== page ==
Monday, November 27, 2017

Thor RagnaROCKS, Coco and Stranger Things 2

Another quick roundup of the fantastic movies and TV shows I've seen lately.

Thor: Ragnarock - I have a soft spot for the Thor movies despite their flaws, mainly because of how delightful Chris Hemsworth and Tom Hiddleston are together, and Ragnarok may be the best one yet, since it dispenses with any attempt at serious drama in favour of going more colourful and comedic than even the typical Marvel movie. The new cast is divine, especially Cate Blanchett as villainous goth goddess Hela, Tessa Thompson as Valkyrie and Jeff Goldblum as Jeff Goldblum. Oh wait, his character is Grandmaster but he's hillarious. There are also some surprise cameos which are best if you don't have them spoiled.
The plot is mostly unimportant since this is really an excuse to team up Thor and Hulk for some gladiatorial combat followed by one of those big sky battles that all these movies have. Taika Waititi was an inspired choice to direct and brings his own peculiar humour that is different but equally funny compared to the Whedons and Gunns that have directed previous laugh-a-minute MCU movies. The movie does get in a nice dig at colonialism, but mostly it's just spectacular, daft fun. And Hulk finally says more than two words, so that's nice.

Equally delightful was Pixar's new movie, Coco. Although the trailers made it seem too similar to The Book of Life, Coco tells a very different Día de Muertos story. Basically it's about a boy's dream to be a musician (a career his family hates) that leads him on a journey to find his great-great grandfather in the Land of the Dead. Charming, funny and with wonderful visuals (check out those Alebrijes!) this one is fun for everyone and you may have something in your eye by the end.

Finally, I caught up with Stranger Things season 2. Like the first, the nostalgia is strong with this one. Some might find it a little slow-paced but I was gripped from start to finish. Winona Ryder, Millie Bobby Brown and Finn Wolfhard continue to be standouts among the cast and of the new characters I especially liked Sadie Sink as "Mad" Max and Sean Astin as Bob. A few illogical parts (Dustin befriending a clearly dangerous, cat-eating beastie) can be forgiven and I even liked the episode where Eleven goes off to hang out with a gang that seems to have wandered in from Repo Man or Return of the Living Dead. And by the end you'll forget you ever hated Steve.

Tuesday, October 17, 2017

It's the 80's all over again

It Chapter One
This is a decent adaptation of half of one of Stephen King’s best books that should lead to a flood of other King movies attempting to emulate its box office success (The Talisman, one of my personal favourites, is now finally on its way to the screen).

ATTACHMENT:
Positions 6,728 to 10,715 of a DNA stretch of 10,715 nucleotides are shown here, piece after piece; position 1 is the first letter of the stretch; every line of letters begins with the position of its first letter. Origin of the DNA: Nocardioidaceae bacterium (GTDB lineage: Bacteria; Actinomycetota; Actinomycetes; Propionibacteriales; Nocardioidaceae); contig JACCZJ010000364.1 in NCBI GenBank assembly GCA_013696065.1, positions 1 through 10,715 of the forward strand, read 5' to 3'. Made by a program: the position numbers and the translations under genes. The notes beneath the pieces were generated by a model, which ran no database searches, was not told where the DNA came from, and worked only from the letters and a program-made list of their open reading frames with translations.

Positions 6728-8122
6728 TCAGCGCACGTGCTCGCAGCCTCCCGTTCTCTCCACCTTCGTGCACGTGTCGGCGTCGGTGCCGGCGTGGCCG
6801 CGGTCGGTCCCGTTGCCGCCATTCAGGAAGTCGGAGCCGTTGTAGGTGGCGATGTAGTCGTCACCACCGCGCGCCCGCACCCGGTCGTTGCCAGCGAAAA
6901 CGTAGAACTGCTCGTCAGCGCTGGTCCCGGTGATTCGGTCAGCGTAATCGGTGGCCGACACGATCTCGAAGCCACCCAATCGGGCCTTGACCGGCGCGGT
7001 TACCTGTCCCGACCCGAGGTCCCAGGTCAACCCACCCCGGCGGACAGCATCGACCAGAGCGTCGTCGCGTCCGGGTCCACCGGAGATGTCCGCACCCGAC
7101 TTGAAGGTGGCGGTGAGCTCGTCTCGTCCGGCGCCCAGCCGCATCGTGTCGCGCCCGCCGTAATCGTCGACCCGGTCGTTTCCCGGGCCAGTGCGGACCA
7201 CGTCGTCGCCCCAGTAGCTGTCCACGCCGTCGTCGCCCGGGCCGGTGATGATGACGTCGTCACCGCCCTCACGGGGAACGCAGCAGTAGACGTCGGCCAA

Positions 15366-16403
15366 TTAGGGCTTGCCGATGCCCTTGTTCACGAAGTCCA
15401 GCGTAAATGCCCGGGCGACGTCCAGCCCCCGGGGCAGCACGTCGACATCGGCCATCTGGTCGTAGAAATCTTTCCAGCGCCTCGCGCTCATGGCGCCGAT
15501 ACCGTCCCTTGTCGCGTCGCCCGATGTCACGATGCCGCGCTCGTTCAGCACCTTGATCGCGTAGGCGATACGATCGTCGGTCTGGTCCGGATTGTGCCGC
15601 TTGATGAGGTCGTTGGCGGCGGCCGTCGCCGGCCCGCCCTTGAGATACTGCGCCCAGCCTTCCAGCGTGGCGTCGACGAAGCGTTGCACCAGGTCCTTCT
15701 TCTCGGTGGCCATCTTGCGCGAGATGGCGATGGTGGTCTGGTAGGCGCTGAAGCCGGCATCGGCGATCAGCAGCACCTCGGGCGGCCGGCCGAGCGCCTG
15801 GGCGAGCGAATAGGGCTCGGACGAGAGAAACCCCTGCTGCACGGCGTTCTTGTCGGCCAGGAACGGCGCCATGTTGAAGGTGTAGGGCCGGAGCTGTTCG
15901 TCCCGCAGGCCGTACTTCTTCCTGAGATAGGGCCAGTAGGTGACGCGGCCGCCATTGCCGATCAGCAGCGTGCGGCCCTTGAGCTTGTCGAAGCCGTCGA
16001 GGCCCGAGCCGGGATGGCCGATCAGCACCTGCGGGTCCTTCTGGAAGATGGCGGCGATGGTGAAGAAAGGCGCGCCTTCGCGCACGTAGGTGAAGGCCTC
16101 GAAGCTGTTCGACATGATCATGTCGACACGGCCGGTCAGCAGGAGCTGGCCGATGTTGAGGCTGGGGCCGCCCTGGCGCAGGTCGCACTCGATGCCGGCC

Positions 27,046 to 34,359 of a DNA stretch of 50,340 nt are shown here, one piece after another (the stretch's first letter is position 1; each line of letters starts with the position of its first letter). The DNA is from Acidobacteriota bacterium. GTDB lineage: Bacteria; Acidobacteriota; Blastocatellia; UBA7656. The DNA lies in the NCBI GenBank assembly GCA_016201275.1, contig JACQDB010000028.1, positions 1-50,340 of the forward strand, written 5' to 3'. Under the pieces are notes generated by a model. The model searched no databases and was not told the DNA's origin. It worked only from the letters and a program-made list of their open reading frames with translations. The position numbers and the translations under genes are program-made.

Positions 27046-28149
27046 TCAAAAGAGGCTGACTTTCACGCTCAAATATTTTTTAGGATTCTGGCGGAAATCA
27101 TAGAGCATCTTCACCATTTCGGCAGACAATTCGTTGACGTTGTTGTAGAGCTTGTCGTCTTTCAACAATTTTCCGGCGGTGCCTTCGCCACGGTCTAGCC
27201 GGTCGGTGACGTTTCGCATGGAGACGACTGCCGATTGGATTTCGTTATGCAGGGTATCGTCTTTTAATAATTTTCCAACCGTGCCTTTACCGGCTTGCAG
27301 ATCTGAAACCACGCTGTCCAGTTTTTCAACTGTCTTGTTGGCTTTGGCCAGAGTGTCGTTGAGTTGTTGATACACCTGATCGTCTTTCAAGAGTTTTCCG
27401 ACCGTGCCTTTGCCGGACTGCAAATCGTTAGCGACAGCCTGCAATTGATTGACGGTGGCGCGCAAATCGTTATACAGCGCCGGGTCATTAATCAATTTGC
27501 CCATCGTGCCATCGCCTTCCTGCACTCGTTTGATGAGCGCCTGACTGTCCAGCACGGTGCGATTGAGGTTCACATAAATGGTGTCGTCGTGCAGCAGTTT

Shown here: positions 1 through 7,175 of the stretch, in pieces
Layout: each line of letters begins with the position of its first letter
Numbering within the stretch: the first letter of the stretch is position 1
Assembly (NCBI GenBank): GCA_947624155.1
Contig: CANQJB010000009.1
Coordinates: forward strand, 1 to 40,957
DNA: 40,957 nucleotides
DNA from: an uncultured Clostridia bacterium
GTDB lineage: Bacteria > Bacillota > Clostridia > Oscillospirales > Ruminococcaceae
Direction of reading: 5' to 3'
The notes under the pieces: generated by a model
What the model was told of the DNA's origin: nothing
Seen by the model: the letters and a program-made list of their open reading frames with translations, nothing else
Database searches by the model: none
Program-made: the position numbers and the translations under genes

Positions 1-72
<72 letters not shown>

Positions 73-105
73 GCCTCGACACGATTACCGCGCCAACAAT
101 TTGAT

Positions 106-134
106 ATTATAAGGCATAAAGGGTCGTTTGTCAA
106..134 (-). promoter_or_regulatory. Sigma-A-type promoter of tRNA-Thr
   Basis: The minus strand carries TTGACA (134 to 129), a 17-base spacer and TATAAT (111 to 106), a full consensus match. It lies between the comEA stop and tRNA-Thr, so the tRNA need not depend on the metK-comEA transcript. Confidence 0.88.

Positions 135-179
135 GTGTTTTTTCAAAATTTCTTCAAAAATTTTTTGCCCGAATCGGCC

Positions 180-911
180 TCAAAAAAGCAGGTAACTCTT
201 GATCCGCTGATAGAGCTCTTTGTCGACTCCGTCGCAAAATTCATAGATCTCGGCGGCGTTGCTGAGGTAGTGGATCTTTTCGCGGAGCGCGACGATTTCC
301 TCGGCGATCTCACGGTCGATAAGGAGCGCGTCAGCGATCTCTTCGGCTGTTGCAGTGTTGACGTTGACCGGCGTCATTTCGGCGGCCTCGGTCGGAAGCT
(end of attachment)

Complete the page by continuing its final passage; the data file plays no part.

The filmmakers and cast do a great job capturing the characters of the kids, the updated 1980’s setting works like a charm, and Bill Skarsgard makes a fantastic Pennywise. If I hadn’t read the book, I would probably have very little negative to say about it. But since I have, there are a few problems that not even being only half the story can excuse.
First of all, almost all of the mythology from the book has been left out, in favour of a more simple scary clown tale. There are a few scenes that explain Pennywise’s centuries old haunting of the town of Derry, but nothing to really suggest he is anything more than a shape-changing monster (no Turtle, either). Hopefully some of this will be addressed in the grownups sequel, but it’s disappointing for anyone who liked the mythology of It as much as the scary aspect.
Secondly, while the kids mostly feel true to their book counterparts, there are a few changes that make two of them in particular less satisfying. Mike Hanlon, the only black kid in the group, loses most of his role from the book as a researcher of the history of Derry, making him seem almost like an afterthought until he joins the Losers halfway through the movie. And Beverly Marsh (fantastically played by Sophia Lillis) is unfortunately treated as a damsel in distress for the conclusion, something she never was in the book.
Aside from this, It really is a very well made slice of scary nostalgia, and I’m hopeful the sequel will fix some of these flaws.

Blade Runner 2049

This is right up there with Tron Legacy as a sequel I never imagined happening and while it’s more satisfying than that long-awaited follow-up, there are a few elements that make it not quite the great sequel it could have been.
First of all, the good. Ryan Gosling as “K” makes a fine replicant Blade Runner (they reveal his artificial status surprisingly early, so that’s not a spoiler) and is ably supported by a cast that includes Robin Wright as his surly boss, Ana de Armas as K’s holographic girlfriend and Sylvia Hoeks as the very creepy replicant Luv. There’s also a nice bit of misdirection with the casting of Mackenzie Davis who is a dead ringer for Daryl Hannah, but definitely isn’t playing Pris from the original film. Oh, and that Harrison Ford guy comes back as Rick Deckard for a very welcome extended cameo.